Regina: So kinda along the same lines as what Leslie and Whitney said, a few other reasons. I had a couple of other reasons as well, where I wanted to add more, I just wanted more home birth content. I’m kind of a leader in my area when it comes to birth work and doulas. And I just saw a need with the doulas in my half of the state for just that kind of elevated professional photography. So I actually did market it as staged birth branding sessions for birth workers. I got a lot of good images. So it was the content, it was the networking, it was establishing myself as an expert in both the birth situation, as well as in birth photography. I wanted to be, you know, the photographer that those doulas thought of to refer to.
And then also we don’t have birth centers here. North Dakota is kind of like Nebraska, doesn’t go up home birth. And so I rented a really pretty Airbnb, so that not only would it be home birth type images, but it would be pretty home birth type images and kind of a little bit doing some PR for home birth and helping create that like, oh, that can be like really pretty. And really like, I don’t know. So those were kind of my reasons.
Tavia: I love that perspective. And I love that idea of like taking a place where home birth photography or home births in general, aren’t really a thing. And going like, “Hey, here’s some probably common misconceptions about what home birth looks like, and here’s what it actually looks like.” So I love that you like tied that into that. So good.
Tavia: Jelina, what about you? Was yours like the same as theirs? Or were you also doing it for profit or was it for photos or was it networking? Like, what was the reason that you did yours?
Jelina: So I kind of did it, two separate ones. I did one for like trying to train people who wanted to be a birth photographer. And then I did one, I branded it like birth worker mini sessions. So kind of along the same lines as the rest of us here. Supposed to be moving out of state. So this was my last like, “To everybody here, let’s get some professional photos before I leave.” And just to kind of see people before I moved.
Tavia: What was the first thing you said? You said birth worker mini sessions, and then something before that, what did I miss?
Jelina: It was a mock birth birth photographer training. So I had people who wanted to potentially become birth photographers come in for four hours and learn the ins and outs of just scraping the surface of what it takes to be a birth photographer.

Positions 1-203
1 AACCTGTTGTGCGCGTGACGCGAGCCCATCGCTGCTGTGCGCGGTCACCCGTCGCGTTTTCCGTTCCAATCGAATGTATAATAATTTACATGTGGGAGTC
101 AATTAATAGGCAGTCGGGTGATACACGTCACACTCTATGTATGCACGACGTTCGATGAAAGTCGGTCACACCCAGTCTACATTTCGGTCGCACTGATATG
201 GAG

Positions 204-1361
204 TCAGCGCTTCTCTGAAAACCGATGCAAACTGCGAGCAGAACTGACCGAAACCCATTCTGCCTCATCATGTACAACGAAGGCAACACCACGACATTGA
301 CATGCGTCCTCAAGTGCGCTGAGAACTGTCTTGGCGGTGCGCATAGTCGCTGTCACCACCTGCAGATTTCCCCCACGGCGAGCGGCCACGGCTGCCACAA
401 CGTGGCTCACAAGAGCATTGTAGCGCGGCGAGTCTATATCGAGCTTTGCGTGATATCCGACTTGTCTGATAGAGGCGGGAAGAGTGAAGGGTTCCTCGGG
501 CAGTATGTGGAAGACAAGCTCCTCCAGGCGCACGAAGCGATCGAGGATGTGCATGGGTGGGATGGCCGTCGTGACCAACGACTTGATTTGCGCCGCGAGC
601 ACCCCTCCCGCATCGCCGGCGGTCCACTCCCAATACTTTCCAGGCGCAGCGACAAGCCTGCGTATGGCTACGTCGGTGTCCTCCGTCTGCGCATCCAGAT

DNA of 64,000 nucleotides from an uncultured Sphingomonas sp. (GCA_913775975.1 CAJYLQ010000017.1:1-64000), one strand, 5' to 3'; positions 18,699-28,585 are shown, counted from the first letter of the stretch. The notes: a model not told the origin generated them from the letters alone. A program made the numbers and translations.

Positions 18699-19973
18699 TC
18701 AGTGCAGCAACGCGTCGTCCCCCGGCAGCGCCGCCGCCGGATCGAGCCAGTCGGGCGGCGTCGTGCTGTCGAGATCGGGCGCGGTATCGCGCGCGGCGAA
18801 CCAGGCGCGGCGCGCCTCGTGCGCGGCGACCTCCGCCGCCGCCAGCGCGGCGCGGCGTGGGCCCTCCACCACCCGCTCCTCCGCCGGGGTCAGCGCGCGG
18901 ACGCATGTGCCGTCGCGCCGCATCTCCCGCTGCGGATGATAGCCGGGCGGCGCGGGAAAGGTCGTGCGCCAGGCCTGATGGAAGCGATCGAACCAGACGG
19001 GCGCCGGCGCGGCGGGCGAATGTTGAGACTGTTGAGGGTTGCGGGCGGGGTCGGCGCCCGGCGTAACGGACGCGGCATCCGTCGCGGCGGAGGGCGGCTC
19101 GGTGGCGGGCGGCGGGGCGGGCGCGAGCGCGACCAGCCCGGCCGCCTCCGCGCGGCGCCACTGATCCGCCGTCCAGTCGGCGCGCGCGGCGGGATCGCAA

Tavia: Yeah, absolutely. And I also love the idea of using it to train your backups. I don’t know if it was any of you that did that, but one of the students said something about doing it to train their backups, which I also thought was really, really smart.
Jelina: Yeah. It was me.
Tavia: Oh, it was?
Tavia: Because you were moving and you were thinking like, “Oh, maybe I could do this whenever I moved to train some backups?
Jelina: In the new state? No. So I did it as a potential, like, I should be moving, but if I’m not moving, I have backups for if we stay here, which we ended up doing. So it worked out.
Tavia: Okay. This is so good. Okay. So doula networking, doula branding photos, birth worker mini session type things, actually training other birth photographers in the area who might wanna do birth photography and also training your backups. So many purposes for this. So I love this.
Tavia: I would love to know — I’m gonna circle back to you Whitney — was this profitable for you or did you intend for it to be profitable or was it just sort of like, ‘I’m hoping to breakeven’ kind of a thing?
Whitney: So the first one was not profitable. I gave too many — too many images, I catered food. For one of my things, I want to treat my pregnant mamas, my models, and let them know that what they’re doing is awesome. So instead of me paying them, I wanted to get them gifts. So I got them really cool gifts that are about my brand. So the first one was definitely not profitable. I’m pretty sure I maybe broke even. The second one, however, is a lot more profitable.
Tavia: Right. Like not maybe that event immediately, but what has resulted like afterwards was profitable.
Whitney: Afterwards. Yeah.
Jelina: For the mini sessions that I did, it allowed me to upsell images afterwards. So it was not necessarily dabbling in IPS, but it was how can I essentially make more money off of this? Because it was initially 20 minutes, it was 150 for 10 images. So it was okay. I just wanna break even, but how can I potentially actually make a profit off of this?